J&J's Quality Control Questioned after Latest Recalls

Qmed Staff

September 13, 2013

3 Min Read
J&J's Quality Control Questioned after Latest Recalls

After a series of QC issues, Johnson & Johnson is in the limelight again with two major recalls in a one-week period. These latest recalls raise growing concerns over quality control issues at the company's manufacturing facilities.

Jansen, J&J's pharmaceutical division, recalled a lot of its injectable antipsychotic medication. The pharmaceutical, dubbed Risperdal Consta, showed signs of contamination with mold. This pill-based version of Risperdal is produced by Irish manufacturer Alkermes. For its part, Alkermes did not respond to reports, referring all questions back to J&J.

Previously, J&J recalled approximately 200,000 bottles of an infant Motrin form due to the presence of tiny plastic particles in the formula.

While recalls impact a significant number of companies regardless of size, two recalls in a one-week period could signal significant quality control issues at J&J. As one of the most trusted global companies, these back-to-back recalls could impact consumer brand perception and raise eyebrows with regulators.

In recent years, J&J has recalled products ranging from artificial hips to contact lenses. As of now, the company still operates under an ongoing FDA consent decree, promising to improve its QC processes at three different production facilities. One of J&J's production facilities in Fort Washington, PA has been closed for the past three years over QC issues."Even the most careful company is occasionally going to have a recall," stated Erik Gordon, professor at the University of Michigan and pharmaceutical industry expert. However, the latest recalls could indicate that "they're not there yet. They have not repaired the damage that was done to Johnson and Johnson's quality control infrastructure."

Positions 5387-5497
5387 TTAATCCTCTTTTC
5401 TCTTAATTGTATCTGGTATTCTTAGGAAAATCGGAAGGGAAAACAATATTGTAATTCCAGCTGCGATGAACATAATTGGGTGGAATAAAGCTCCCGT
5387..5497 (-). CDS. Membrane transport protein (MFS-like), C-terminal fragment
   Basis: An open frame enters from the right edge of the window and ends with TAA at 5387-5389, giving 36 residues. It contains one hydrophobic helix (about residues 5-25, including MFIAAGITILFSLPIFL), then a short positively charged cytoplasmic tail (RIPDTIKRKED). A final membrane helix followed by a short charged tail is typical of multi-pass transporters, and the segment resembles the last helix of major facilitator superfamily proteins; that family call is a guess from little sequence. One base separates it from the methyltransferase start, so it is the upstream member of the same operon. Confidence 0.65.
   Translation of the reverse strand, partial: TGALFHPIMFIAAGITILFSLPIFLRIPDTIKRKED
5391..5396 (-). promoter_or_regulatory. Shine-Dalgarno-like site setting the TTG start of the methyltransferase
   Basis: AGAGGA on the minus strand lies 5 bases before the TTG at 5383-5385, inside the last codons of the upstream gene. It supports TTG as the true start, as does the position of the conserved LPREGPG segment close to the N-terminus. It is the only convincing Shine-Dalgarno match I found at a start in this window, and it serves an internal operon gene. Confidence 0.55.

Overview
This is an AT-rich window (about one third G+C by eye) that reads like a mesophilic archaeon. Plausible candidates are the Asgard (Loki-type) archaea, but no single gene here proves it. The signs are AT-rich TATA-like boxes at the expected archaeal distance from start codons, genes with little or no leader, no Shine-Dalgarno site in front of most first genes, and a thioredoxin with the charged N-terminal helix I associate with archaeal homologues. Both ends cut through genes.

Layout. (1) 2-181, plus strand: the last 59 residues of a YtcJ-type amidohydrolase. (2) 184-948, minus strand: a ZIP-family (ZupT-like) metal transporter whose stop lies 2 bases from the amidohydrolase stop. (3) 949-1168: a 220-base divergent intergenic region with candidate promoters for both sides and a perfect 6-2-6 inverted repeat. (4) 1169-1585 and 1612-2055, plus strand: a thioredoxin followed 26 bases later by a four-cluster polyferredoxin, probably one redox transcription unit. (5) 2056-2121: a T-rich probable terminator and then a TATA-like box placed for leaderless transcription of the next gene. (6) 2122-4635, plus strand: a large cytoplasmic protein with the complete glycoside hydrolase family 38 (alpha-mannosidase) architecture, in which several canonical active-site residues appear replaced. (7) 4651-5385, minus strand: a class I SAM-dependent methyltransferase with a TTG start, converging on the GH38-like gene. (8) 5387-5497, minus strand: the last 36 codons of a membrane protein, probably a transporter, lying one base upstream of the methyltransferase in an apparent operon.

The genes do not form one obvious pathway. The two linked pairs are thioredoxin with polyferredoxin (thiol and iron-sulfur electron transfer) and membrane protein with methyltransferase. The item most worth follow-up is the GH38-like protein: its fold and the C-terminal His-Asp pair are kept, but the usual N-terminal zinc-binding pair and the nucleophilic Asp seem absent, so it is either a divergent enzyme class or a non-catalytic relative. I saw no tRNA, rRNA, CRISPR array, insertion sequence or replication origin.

According to comments from J&J's PR team, the company has been making efforts to boost product quality through a streamlined supply chain process. In addition, J&J states that it is making a significant effort to detect potential problems at an early stage. The company alleges that its increased internal scrutiny has led to a higher number of recalls. "Our goal is to minimize recalls, and yet when we recall a product, we are acting in the best interest of the consumers of our products," noted a spokesperson.

In statements shared with the press, J&J states that its latest CEO was named, in part, to improve quality control at the company. While the previous CEO, William Weldon, faced criticism for an excessive focus on cost-cutting, Alex Gorsky has stated that he will place QC issues as one of his top priorities.

Unfortunately, issues have continued at J&J. In May of this year, the company recalled a Tylenol formula for children in South Korea. In that recall, the company discovered that acetaminophen levels in the Tylenol formula were very high. Since high doses of acetaminophen are associated with liver damage, the formula could have caused significant patient injury or death. In June, the company recalled one of its birth-control pill packs in Asia, Europe and Latin America after it discovered that the pills weren't releasing hormones correctly. KY Jelly and blood glucose meters manufactured by J&J have also faced recalls in 2013.

"Maybe a company under less scrutiny would choose to wait these out as opposed to issuing a voluntary recall," notes John Gray, a professor at the Fisher College of Business at Ohio State University. "Given everything that's happened, I would expect that Johnson & Johnson has a pretty heavy focus on quality right now."

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